A peek in the red room – NI’s human rights worries for 2016

15 Jan 2016 Ryan Miller    Last updated: 15 Jan 2016

NI Human Rights Commissioner Les Allamby at the launch of the report at Stormont last month
NI Human Rights Commissioner Les Allamby at the launch of the report at Stormont last month

Scope looks at the issues the NI Human Rights Commission has put on red alert for Northern Ireland in 2016.

The Northern Ireland Human Rights Commission released its latest annual report in December.

The report aims to be an exhaustive look at human rights issues in Northern Ireland – both highlighting recent moves in those areas while also looking at how more progress can be made.

It also employs a traffic-light system to classify actions taken or required by legislators or other public officials, with red, as usual, signifying the worst situations and identifying “a subject that requires immediate action by the UK Government, NI Executive or relevant public authorities and the issue may be an ongoing violation or abuse of human rights”.

A total of 86 areas were given a rating, with the vast majority deemed amber – a cosy fit with the “should do better” nature of Northern Ireland governance since the Good Friday Agreement - while only six earned the top shade of green.

That was for pursuing the enactment of domestic violence prevention orders, bringing the National Crime Agency into operation, 2015’s Human Trafficking and Exploitation Act, establishment of the Victim Charter, publication of revised care standards in nursing homes and also strengthening the access to education for children in custody.

However, our focus lies elsewhere.

NIHRC red ratings were awarded to eight of the human rights categories it identified across public and civic life and there are no surprises about where they begin – dealing with the past.

Past and future

Under the umbrella of the Right to Life, Northern Ireland is seriously failing in both conflict-related deaths (transitional justice and individual cases) and also in legacy inquests and inquiries.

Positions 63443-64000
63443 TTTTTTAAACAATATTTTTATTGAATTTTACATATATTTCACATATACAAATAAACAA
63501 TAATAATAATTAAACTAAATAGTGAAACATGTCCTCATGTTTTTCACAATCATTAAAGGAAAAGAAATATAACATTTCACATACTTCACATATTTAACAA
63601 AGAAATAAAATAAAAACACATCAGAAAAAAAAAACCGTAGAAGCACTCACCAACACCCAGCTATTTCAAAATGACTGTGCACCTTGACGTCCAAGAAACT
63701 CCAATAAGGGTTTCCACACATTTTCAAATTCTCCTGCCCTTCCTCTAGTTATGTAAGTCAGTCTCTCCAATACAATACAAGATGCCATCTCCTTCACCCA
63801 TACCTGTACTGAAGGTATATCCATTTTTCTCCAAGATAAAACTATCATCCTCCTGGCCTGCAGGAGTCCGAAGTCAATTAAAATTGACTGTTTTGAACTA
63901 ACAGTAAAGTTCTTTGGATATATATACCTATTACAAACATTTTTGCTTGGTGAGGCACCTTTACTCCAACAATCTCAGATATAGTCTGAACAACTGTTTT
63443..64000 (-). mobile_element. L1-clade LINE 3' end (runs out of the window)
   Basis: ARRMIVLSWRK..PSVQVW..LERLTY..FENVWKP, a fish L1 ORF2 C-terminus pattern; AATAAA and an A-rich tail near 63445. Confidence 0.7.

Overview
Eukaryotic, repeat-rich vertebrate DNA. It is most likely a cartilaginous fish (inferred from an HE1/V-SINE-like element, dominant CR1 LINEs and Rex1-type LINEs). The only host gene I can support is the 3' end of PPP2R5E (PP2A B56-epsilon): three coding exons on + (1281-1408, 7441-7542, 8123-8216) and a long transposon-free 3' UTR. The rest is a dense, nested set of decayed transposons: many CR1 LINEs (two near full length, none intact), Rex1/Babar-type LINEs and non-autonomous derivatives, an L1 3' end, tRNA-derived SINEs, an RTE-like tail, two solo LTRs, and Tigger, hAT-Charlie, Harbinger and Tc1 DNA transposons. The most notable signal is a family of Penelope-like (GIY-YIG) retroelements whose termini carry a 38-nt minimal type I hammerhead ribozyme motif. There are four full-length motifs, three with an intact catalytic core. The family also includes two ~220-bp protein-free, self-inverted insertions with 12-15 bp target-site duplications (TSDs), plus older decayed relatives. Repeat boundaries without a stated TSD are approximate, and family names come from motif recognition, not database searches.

On the former, the Commission has repeatedly raised concerns about the three main mechanisms to investigate Troubles deaths – enormous delays with our coroner’s courts, the closure of the controversial Historical Enquiries Team, and “resourcing difficulties” within the Police Ombudsman.

The Stormont House Agreement sees a commitment to a new set of structures which aim to have the ability to deal with the past on all fronts, led by victims, namely the Historical Inquiries Unit, the Oral History Archive, the Independent Commission on Information Retrieval, and the Implementation and Reconciliation Group.

Of course, strange as it might seem, the SHA was way back in 2014 and, more than a year later, there has been almost zero progress on the parts of the agreement that address dealing with the past – with the HRC report noting: “The UK has failed to implement ECt.HR judgements stipulating measures to achieve effective investigations into ‘Troubles-related’ deaths since 2001, and this failure is itself resulting in further findings of violations against the UK.”

The latter point focuses again on the tectonic slowness of Northern Ireland’s coroner’s system, while also noting the Prime Minister’s decision to opt for a review into the Pat Finucane killing, rather than the public inquiry favoured by his family – and the family’s unsuccessful challenge to that decision last year.


Not all our problems are in the past.

In fact, across a number of areas, it is children who might have most cause for concern, according to the NIHRC paper, with three of the remaining six red alerts concerning their treatment.

Remanding children in custody when it is unnecessary or disproportionate remains a local concern, with the report saying a 2013 commitment from the DOJ to try and ensure children awaiting trial are only ever remanded when there is a real possibility of a custodial sentence, if convicted, “is yet to be realised”.

Corporal punishment is also singled out, with the NIHRC’s position being that the defence of “reasonable chastisement” that is currently in place should be removed and a blanket ban put in place, acknowledging that the current Westminster government thinks parents should not be criminalised for “mild” physical punishments.

NI’s minimum age of criminal responsibility remains set at ten years old, and NIHRC is unhappy with this, saying:

“The Commission has repeatedly advised that the minimum age of criminal responsibility should be raised to at least twelve in line with international human rights standards…

“The Minister of Justice has publicly stated his support for increasing the age of criminal responsibility to twelve but has not brought any legislative proposals before the NI Assembly due to a lack of consensus on the matter.”

Other aspects

Currently, when pursuing any potential miscarriages of justice, people who have been wrongly convicted of terror offences will still have to prove their innocence – rather than simply have the false charges dismissed.

Our lack of an anti-poverty strategy – as upheld in court by Mr Justice Treacy earlier this year – is also cited as a potential breach of human rights, with the Commission citing the judge’s ruling that “there is no evidence before me that this inchoate strategy was ever finalised”.

And, last but not least, there is abortion; the ink is barely dry on Mr Justice Horner’s ruling that current NI laws and guidelines are incompatible with legislators’ human rights commitments, and nothing has yet been done to address this.

So, there they are, the sorest points on human rights in Northern Ireland, according to our Commission. It will be interesting to see how they have all progressed, or not, in 12 months’ time.

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